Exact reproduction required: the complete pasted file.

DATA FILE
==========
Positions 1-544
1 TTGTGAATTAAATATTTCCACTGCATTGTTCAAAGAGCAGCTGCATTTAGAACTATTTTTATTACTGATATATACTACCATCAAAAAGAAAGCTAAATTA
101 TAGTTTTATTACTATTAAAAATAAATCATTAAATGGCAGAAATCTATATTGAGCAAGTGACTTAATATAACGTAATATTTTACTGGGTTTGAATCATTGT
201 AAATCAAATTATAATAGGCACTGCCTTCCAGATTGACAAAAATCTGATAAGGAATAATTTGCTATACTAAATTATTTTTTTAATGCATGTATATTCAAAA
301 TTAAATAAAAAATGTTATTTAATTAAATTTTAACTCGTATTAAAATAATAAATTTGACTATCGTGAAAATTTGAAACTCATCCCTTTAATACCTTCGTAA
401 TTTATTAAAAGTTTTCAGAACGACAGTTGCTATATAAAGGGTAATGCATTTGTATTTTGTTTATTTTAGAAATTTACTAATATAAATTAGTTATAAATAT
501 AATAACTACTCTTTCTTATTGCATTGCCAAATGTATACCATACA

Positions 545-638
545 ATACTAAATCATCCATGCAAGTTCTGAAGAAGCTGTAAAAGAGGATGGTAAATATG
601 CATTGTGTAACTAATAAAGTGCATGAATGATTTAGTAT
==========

Positions 1-544
1 TTGTGAATTAAATATTTCCACTGCATTGTTCAAAGAGCAGCTGCATTTAGAACTATTTTTATTACTGATATATACTACCATCAAAAAGAAAGCTAAATTA
101 TAGTTTTATTACTATTAAAAATAAATCATTAAATGGCAGAAATCTATATTGAGCAAGTGACTTAATATAACGTAATATTTTACTGGGTTTGAATCATTGT
201 AAATCAAATTATAATAGGCACTGCCTTCCAGATTGACAAAAATCTGATAAGGAATAATTTGCTATACTAAATTATTTTTTTAATGCATGTATATTCAAAA
301 TTAAATAAAAAATGTTATTTAATTAAATTTTAACTCGTATTAAAATAATAAATTTGACTATCGTGAAAATTTGAAACTCATCCCTTTAATACCTTCGTAA
401 TTTATTAAAAGTTTTCAGAACGACAGTTGCTATATAAAGGGTAATGCATTTGTATTTTGTTTATTTTAGAAATTTACTAATATAAATTAGTTATAAATAT
501 AATAACTACTCTTTCTTATTGCATTGCCAAATGTATACCATACA

Positions 545-638
545 ATACTAAATCATCCATGCAAGTTCTGAAGAAGCTGTAAAAGAGGATGGTAAATATG
601 CATTGTGTAACTAATAAAGTGCATGAATGATTTAGTAT